Explainer: What next for BBI after launch?

President Uhuru Kenyatta (centre), his deputy William Ruto (left) and ODM leader Raila Odinga during the launch of Building Bridges Initiative report at Bomas of Kenya, Nairobi yesterday. The leaders pledged to work together to promote national unity and stability. [Stafford Ondego, Standard]

After a month’s delay, the much-awaited report of the Building Bridges Initiative (BBI) was yesterday launched with the hope it will herald a new Kenya that is free of divisive political hostilities.

The report, a product of a 14 member task-force, was launched before over 5000 delegates at the Bomas of Kenya, Nairobi.

President Uhuru Kenyatta described the initiative as a new chapter in the history of Kenya, saying the document sets the ground for unity, political tolerance and inclusivity.

How did we get here?

The Building Bridges Initiative (BBI) team was formed in the aftermath of the disputed 2017 General Election.

It was constituted after the March 9, 2018 handshake between Uhuru and de facto opposition leader Raila Odinga of the Orange Democratic Movement, promising recommendations that would foster unity and help to end negative ethnicity, political antagonism, corruption and other social woes that bedevil Kenya.

The team’s members included Senator Amos Wako, Florence Omose, Prof Saeed Mwanguni, James Matundura, and Major (rtd) John Seii.

Others are Rtd Arch Bishop Zacchaeus Okoth, Maison Leshomo, Prof Morompi ole Ronkai, Bishop Peter Njenga, Makueni Women Rep Rose Museo and Agnes Kavindu.

Under a nine-point agenda, the team set out to gather views from Kenyans in all the 47 counties and finally drafted the final document launched on Wednesday.  

Political pundits argue its biggest highlight is the proposal on the structure of the Executive. It has recommended that the president and prime minister share power in a new political dispensation.

In the report, the president is the Head of State and Government and Commander-in-Chief, while the appointee PM supervises the execution of day-to-day government affairs.

Guests follow proceedings at the Bomas of Kenya, Nairobi, during the launch of the report. [John Muchucha, Standard]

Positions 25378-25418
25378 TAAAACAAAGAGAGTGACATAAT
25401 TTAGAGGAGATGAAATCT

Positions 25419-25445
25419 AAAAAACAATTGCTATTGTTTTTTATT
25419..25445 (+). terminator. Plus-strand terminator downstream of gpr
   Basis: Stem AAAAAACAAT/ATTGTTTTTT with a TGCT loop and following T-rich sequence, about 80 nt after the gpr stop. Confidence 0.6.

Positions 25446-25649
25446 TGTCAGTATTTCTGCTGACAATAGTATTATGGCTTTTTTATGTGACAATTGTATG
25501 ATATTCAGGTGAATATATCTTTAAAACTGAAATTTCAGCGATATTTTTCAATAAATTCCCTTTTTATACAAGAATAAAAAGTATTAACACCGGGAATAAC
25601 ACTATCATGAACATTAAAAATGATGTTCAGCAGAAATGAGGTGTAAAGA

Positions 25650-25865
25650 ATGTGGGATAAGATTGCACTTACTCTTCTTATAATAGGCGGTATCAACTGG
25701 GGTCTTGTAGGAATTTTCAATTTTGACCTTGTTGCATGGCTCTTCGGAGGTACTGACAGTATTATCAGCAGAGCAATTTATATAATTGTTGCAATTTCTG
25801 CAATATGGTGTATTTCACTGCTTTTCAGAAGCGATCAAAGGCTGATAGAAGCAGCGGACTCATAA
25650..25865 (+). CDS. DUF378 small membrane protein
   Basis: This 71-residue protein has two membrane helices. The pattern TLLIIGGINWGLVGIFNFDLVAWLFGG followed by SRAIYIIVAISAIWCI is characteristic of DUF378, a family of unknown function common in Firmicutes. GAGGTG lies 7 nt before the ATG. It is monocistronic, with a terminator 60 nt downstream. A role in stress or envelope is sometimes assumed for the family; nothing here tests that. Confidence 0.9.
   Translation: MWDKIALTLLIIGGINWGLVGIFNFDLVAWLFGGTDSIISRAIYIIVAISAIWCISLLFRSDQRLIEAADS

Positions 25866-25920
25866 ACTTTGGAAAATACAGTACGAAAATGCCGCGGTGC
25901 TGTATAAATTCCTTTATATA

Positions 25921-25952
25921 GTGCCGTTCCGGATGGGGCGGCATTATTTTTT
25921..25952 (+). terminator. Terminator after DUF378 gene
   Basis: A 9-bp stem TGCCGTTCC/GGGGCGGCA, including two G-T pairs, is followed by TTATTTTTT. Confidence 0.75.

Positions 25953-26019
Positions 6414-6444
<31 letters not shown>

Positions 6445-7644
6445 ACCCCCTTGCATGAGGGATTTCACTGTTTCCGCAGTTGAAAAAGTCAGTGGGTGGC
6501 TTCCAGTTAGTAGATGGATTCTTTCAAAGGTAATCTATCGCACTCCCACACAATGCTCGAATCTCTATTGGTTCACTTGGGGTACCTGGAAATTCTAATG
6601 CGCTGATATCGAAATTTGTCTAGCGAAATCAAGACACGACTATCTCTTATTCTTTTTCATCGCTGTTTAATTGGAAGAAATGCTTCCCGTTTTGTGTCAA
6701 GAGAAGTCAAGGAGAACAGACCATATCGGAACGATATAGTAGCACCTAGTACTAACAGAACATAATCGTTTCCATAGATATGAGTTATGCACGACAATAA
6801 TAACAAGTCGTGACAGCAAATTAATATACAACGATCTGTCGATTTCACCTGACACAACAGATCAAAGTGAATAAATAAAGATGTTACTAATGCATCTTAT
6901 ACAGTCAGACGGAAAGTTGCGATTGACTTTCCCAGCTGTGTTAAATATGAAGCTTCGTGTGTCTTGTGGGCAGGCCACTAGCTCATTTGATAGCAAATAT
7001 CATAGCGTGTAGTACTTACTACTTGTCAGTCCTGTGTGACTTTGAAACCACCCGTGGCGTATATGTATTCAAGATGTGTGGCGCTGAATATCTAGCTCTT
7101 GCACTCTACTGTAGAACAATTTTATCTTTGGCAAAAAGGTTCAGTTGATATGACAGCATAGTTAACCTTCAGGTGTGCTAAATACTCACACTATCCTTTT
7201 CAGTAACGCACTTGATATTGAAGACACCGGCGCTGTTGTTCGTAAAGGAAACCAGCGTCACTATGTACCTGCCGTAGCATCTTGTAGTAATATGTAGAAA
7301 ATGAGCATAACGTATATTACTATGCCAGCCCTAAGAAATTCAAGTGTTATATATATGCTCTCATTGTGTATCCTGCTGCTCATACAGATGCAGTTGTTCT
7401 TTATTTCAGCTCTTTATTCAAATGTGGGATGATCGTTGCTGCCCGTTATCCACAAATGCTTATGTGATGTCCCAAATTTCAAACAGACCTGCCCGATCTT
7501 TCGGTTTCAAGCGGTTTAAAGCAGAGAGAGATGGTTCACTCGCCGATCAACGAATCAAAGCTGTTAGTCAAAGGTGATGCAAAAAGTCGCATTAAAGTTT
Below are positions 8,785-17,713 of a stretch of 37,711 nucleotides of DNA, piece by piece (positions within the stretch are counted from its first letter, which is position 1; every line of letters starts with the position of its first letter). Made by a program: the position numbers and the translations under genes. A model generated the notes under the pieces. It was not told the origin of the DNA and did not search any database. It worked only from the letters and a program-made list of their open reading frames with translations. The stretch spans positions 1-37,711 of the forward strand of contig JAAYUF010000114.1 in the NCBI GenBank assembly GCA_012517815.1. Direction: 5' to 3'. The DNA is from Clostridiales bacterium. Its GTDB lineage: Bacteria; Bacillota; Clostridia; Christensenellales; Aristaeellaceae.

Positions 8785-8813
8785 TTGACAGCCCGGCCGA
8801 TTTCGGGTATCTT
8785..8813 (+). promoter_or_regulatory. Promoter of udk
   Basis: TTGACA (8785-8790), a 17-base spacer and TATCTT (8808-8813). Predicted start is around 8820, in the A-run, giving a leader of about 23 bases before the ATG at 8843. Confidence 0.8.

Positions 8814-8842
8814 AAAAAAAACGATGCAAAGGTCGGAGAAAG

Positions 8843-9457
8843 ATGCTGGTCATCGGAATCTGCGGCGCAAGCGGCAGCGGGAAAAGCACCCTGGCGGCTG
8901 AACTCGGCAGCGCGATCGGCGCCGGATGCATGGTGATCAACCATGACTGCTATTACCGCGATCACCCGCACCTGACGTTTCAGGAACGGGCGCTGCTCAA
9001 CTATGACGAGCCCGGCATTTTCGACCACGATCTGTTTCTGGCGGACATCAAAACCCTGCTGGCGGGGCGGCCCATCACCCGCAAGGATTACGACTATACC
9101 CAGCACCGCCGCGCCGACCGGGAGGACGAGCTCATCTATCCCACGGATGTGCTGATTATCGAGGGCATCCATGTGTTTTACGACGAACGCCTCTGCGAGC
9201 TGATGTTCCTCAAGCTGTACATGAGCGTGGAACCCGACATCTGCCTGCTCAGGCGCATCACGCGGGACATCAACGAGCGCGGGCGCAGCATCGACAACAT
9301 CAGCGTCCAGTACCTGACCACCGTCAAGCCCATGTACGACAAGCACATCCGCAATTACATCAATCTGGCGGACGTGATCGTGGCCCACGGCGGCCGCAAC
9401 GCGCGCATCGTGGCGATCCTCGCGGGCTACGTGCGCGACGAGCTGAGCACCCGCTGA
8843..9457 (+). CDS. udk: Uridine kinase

So what next?


Kenyans will have about a month to read and make an informed opinion about the 156-page document.

You’d think it is a given but many, including seasoned legislator Junet Mohamed, a close ally of Raila, said he will not read the document. Junet who was the Master of Ceremonies at the report’s launch bizarrely said he would not read the document since Raila Odinga had read it.

President Uhuru Kenyatta scolded him, urging Kenyans not to leave the responsibility of reading the game-changing document to politicians.

“I appeal to the political class, please do not divide Kenyans. They don’t deserve it. They are mature people… Allow people to also read and give their views,” Uhuru said.

His sentiments were echoed by Musalia Mudavadi who called on sober and inclusive debates.

“Let us interrogate the document. I don't want someone to read the document for me. I want to read it myself. I hope every Kenyan will today rise up to the occasion and say I am making a decision today because I have read the document and not because Musalia Mudavadi has read it for me,” the Amani National Coalition party boss said.

Fine-tuning report

Once they have read the document, Kenyans will give further recommendations they want included in the report.

It is still unclear how those views will be collected and harmonised but according to the BBI report, Uhuru and Raila Odinga will roll out a programme that shall establish an office and retain a retinue of advisors to assist in the implementation.